Anyway, at least this limits what therapeutic claims can be made, even if they are not based on any measure of credible evidence. The same will apply to any PLR products transferred to the NR scheme.

nelsons PLRsMeeting the standards 

There are, of course, manufacturing standards to be met even for the HR scheme. Providing the dossier required by the MHRA for an application should be relatively trivial for any competent manufacturer, but some may well struggle. The contents of the dossier required for submission is given here: Homeopathic applications (Simplified Registration Scheme and the National Rules Scheme).

There are ongoing periodic fees, but the periodic fee for a NR product is the same as that for a PLR; this measly £80 is only a tiny fraction of the fee required by the MHRA for 'Big Pharma' medicines and the periodic fee for an HR scheme product is zero.

In the right direction

Allowing any homeopathic product to make therapeutic claims is hardly ideal and unwitting members of the public could still be misled into thinking these homeopathic products are real medicines, but at least this a step in the right direction for consumer protection.

At present, the MHRA have not said when they would like all PLRs to be either ended or withdrawn, but we urge them to scrap PLRs completely as soon as possible. There is no reason why this anachronism should be allowed to continue any longer and we hope that PLR products will finally be consigned to history.


A final word about 'provings': these are used to 'justify' the indications that are permitted for National Rules Scheme products.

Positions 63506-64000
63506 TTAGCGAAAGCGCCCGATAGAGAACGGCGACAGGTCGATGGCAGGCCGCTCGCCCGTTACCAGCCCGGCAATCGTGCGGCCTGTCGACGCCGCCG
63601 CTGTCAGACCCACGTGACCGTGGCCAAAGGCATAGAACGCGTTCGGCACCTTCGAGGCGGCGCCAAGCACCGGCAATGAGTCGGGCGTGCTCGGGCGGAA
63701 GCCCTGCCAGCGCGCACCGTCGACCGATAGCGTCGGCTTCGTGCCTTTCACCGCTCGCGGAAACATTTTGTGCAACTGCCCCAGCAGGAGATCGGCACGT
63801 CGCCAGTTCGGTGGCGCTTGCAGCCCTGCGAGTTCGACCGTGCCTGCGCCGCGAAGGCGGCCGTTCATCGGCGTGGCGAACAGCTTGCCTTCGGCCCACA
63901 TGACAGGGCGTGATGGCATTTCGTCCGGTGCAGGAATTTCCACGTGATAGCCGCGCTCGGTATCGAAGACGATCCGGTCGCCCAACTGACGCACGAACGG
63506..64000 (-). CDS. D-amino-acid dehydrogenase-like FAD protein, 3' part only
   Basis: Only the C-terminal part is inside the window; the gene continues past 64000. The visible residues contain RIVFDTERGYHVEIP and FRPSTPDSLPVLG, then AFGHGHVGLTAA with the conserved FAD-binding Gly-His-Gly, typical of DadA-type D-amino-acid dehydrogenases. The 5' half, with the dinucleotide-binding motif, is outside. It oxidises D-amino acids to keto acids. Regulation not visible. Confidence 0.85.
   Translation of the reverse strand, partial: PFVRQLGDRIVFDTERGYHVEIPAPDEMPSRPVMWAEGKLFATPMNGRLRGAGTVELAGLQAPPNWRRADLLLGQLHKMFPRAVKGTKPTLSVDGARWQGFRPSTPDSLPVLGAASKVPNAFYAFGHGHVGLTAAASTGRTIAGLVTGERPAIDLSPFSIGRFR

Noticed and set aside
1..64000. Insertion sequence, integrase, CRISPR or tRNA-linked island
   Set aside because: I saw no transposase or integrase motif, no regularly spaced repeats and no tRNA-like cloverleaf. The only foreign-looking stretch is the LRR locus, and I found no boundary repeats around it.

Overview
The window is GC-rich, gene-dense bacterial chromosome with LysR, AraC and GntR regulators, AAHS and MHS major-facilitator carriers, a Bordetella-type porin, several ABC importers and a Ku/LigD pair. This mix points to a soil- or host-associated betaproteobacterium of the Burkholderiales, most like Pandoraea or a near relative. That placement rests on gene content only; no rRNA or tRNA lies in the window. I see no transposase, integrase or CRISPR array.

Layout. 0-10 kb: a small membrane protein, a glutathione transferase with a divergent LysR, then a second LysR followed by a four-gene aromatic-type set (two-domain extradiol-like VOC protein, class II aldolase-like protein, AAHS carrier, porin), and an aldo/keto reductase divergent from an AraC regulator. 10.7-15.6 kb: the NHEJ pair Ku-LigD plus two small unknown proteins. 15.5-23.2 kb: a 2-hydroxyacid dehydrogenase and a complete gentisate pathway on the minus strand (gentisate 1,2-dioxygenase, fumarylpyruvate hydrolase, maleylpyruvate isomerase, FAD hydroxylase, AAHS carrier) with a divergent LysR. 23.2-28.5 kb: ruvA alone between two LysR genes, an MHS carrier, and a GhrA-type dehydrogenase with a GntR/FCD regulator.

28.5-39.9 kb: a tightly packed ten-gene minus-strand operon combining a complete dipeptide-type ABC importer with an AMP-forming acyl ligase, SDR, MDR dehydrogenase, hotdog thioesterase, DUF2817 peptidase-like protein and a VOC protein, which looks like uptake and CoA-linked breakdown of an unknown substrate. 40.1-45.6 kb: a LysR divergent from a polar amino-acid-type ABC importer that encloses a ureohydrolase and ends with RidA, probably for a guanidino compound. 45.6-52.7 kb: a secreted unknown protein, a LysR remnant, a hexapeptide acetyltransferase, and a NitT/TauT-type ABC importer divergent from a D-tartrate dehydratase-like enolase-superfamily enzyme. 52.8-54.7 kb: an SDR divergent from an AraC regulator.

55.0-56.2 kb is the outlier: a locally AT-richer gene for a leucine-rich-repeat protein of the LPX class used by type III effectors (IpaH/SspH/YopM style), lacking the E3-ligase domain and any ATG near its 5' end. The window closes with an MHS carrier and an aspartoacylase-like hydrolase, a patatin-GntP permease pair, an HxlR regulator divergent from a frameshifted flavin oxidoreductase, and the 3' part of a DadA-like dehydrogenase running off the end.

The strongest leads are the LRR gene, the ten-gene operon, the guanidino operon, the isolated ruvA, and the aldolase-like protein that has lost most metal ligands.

However, the word is derived from the German Prüfung, meaning 'a test', and does not mean they provide any kind of proof that the product is effective for these indications. In the words of the Society of Homeopaths:

A pre-defined number of repeated doses of the homeopathic remedy are given to healthy volunteers until symptoms are experienced. These are collated by observers and distinctive symptoms common to multiple participants (which are most likely to be related to the medicine) are identified. According to the central homeopathic principle that ‘like cures like’, the remedy may have the potential to treat these specific characteristic symptoms.

Most readers will be able to spot rather obvious flaws in this thinking. They also like to call them 'homeopathic pathogenetic trials', but they are not clinical trials in the conventional sense or indeed in any meaningful sense.

We have more to say about provings and their status…but you'll need to wait for our next newsletter to find out!

10 November 2013